Indian and Northern Affairs Canada

Indian and Northern Affairs Canada

June 27, 2008 09:37 ET

Statement by the Honourable Chuck Strahl

OTTAWA, ONTARIO--(Marketwire - June 27, 2008) - The following statement was issued today by the Honourable Chuck Strahl, Minister of Indian Affairs and Northern Development and Federal Interlocutor for Metis and Non-Status Indians, regarding Bill C-34, the Tsawwassen First Nation Final Agreement Act:

"Bill-34, the Tsawwassen First Nation Final Agreement Act has received Royal Assent. This legislation, when given effect, will create Canada's first urban modern treaty and is the first treaty to be ratified under the British Columbia Treaty process.

This agreement is something we can all be proud of as it demonstrates what is accomplished when First Nations, provinces and Canada come to the table in a spirit of mutual respect and are determined to make progress. It is not only historic, but focussed on the future - a future of great opportunities and a new relationship between the Tsawwassen First Nation, British Columbians and all Canadians.

Kim Baird, Chief of the Tsawwassen First Nation feels Royal Assent of this treaty signals the end of a long and arduous journey as well as a bright new beginning. She says under the treaty, Tsawwassen First Nation will become self-governing and self-sustaining.

Chief Kim Baird should be lauded for her strength and perseverance. Under her exceptional leadership, members of the Tsawwassen First Nation are taking an unprecedented step towards creating a brighter future for this community.




- The Final Agreement land package consists of approximately 724 hectares of treaty settlement land for Tsawwassen First Nation over which Tsawwassen government will have jurisdiction. This includes approximately 290 hectares of former Indian reserve and 372 hectares of former provincial Crown land. Tsawwassen First Nation will also own in fee simple(1) an additional 62 hectares of other land comprised of the Boundary Bay and Fraser River parcels, but this land will remain under the jurisdiction of the Corporation of Delta.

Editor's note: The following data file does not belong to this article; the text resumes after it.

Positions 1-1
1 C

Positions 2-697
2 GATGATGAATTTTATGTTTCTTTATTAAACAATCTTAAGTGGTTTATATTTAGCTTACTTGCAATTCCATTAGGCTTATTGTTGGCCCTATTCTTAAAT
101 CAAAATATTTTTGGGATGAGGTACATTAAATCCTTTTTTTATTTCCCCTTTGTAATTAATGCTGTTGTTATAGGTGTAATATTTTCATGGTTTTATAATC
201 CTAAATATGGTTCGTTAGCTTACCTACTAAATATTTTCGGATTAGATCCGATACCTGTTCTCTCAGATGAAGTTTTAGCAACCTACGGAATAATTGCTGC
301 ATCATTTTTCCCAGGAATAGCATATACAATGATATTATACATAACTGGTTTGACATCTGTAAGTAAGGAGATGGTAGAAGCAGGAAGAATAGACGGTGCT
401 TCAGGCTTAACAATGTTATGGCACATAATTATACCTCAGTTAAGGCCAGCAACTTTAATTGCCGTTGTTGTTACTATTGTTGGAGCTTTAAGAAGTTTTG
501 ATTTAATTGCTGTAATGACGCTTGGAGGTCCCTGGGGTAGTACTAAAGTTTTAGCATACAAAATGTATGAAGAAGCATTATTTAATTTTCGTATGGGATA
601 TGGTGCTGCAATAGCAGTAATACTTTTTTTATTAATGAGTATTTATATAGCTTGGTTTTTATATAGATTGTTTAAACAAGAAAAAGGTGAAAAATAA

- Treaty settlement lands will be held in fee simple by Tsawwassen First Nation. Fee-simple ownership gives Tsawwassen First Nation the flexibility to manage its lands and generate long-term economic benefits.

- Tsawwassen First Nation will have rights of refusal for 80 years after the treaty takes effect to purchase approximately 278 hectares of lands north of Tsawwassen Lands (Brunswick Point lands) if the people currently leasing these lands choose not to buy them from British Columbia or decide to sell them later.

- If Tsawwassen First Nation purchases land within the Brunswick Point lands within 50 years after the effective date of the treaty, Tsawwassen First Nation may add these lands to its treaty settlement lands. Following this 50-year period, Tsawwassen First Nation can add land within its claimed traditional territory to its treaty settlement lands if it purchases the land from willing sellers, but the federal, provincial and municipal governments must consent to the addition.

- Federal and provincial laws, as well as Tsawwassen laws, will apply to treaty settlement lands, also referred to as Tsawwassen Lands. The provincial Agricultural Land Reserve (ALR) designation will not apply to the former Indian reserve lands but will apply to about half of the former provincial Crown land which will become Tsawwassen Lands. The ALR will apply to the Boundary Bay and Fraser River parcels.

Financial Components

- A capital transfer of $13.9 million in 2006 terms, paid over 10 years, less any outstanding negotiation loans.

- $2.0 million from Canada for the release of rights to the mines and minerals under previously surrendered reserve lands.

- One-time funding of $15.8 million to support start-up and transition costs, as well as treaty implementation.

- Ongoing annual funding of $2.8 million for programs and services, including implementation and governance activities.

Wildlife, Migratory Birds and Forest Resources

- Tsawwassen First Nation will have the right to harvest wildlife and migratory birds for food, social and ceremonial purposes within specified areas, subject to conservation, public health and public safety.